Ken Loach’s My Name Is Joe , from a screenplay by Paul Laverty, marks the 30th year of the 62-year-old Mr. Loach’s passionate persistence in making movies about the otherwise forgotten men and women on the lower rungs of complacently capitalist British society. Along the way, Mr. Loach has reached into the inner lives of his subjects with compassion, sensitivity, emotional intelligence and life-affirming humor. He is at the top of his game with My Name Is Joe , a fitting companion piece to such previous Loach landmarks as Poor Cow (1967), Kes (1969), Family Life (1972), Hidden Agenda (1990), Riff Raff (1991), Raining Stones and Ladybird, Ladybird (1993) and Land and Freedom (1995).
My Name Is Joe begins at an Alcoholics Anonymous meeting that gives the film its title-the second part of the sentence being “and I’m an alcoholic.” It ends with a funeral that reunites two very troubled but passionate lovers making do in the terminally depressed love-and-life-on-the-dole mode, one of the lingeringly bitter fruits of the Thatcherite revolution now glossed over in the Clintonian-centrist Tony Blair interregnum. Yet My Name Is Joe is less an angry rant at social and economic injustice than a compelling love story. It is not without fear, mistrust and danger, and it is sparked by a fierce determination to seize a moment in time when two lives are dangling in the balance.
Peter Mullan as Joe deservedly won the best actor award at last year’s Cannes Film Festival. Mr. Mullan exudes a commanding charisma with each breath and each step he takes. But Louise Goodall as Sarah Downie, a community-health worker overflowing with hardheaded compassion, was just as deserving of an award. Indeed, Joe and Sarah unleash feelings of mutual lower-caste need capable of exploding into a Liebestod . For all his charm and bluster, Joe is always teetering on the edge of disaster to which one last alcoholic binge might dump him. He might even strike his beloved Sarah, as he did his previous girlfriend and partner in alcoholic self-indulgence.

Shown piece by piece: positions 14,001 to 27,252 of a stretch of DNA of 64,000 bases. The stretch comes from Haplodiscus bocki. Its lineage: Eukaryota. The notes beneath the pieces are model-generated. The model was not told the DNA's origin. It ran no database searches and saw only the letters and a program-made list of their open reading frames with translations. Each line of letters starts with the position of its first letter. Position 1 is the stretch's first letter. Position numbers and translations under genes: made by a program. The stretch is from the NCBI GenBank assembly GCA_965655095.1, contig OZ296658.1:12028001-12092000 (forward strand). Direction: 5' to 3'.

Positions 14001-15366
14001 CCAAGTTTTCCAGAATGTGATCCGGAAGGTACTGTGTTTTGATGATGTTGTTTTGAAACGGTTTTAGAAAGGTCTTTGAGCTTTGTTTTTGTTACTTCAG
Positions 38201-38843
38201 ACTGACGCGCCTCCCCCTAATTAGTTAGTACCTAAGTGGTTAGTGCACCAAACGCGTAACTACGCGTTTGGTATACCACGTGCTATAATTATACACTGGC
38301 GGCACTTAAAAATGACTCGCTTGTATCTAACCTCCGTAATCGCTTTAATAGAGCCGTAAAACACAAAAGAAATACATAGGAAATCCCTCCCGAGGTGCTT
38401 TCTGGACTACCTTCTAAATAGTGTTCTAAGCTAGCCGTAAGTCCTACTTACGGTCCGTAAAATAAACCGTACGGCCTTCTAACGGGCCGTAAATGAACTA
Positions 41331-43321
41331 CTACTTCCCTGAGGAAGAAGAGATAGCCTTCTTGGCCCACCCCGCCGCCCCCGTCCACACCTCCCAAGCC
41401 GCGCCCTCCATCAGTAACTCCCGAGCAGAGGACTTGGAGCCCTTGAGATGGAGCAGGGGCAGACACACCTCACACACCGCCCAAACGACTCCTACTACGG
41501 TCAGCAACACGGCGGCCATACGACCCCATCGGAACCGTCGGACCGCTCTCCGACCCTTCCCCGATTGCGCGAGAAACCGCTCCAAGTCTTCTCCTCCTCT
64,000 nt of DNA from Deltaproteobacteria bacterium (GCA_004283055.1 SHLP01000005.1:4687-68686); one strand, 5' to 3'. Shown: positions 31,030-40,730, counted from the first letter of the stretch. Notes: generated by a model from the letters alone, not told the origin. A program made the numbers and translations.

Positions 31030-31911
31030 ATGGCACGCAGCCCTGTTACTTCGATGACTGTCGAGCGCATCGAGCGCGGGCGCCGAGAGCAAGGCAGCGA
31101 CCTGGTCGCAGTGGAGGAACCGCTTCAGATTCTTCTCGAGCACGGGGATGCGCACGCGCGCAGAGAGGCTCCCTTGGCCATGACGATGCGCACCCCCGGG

The amazing thing is that Joe does backslide, temporarily losing Sarah in the process and exposing the malignantly darker drunken side of his personality. Glasgow’s thriving drug culture has threatened the lives of those nearest and dearest to him, and he requires one last belch of outrage to pacify his soul so as to be worthy of a woman shown to be capable of serving as his mistress, wife, companion in candor and even mother-confessor. In their readiness to accept responsibility for other people weaker and more dependent than themselves, Joe and Sarah, separately, establish themselves as moral beacons in a dark world. Consequently, when they come together, they light up the screen with a luminosity that, in Jacques Prévert’s words for Jean-Louis Barrault’s Baptiste in Marcel Carné’s Les Enfants du Paradis (1945), would so brighten the earth that it would blot out the sun.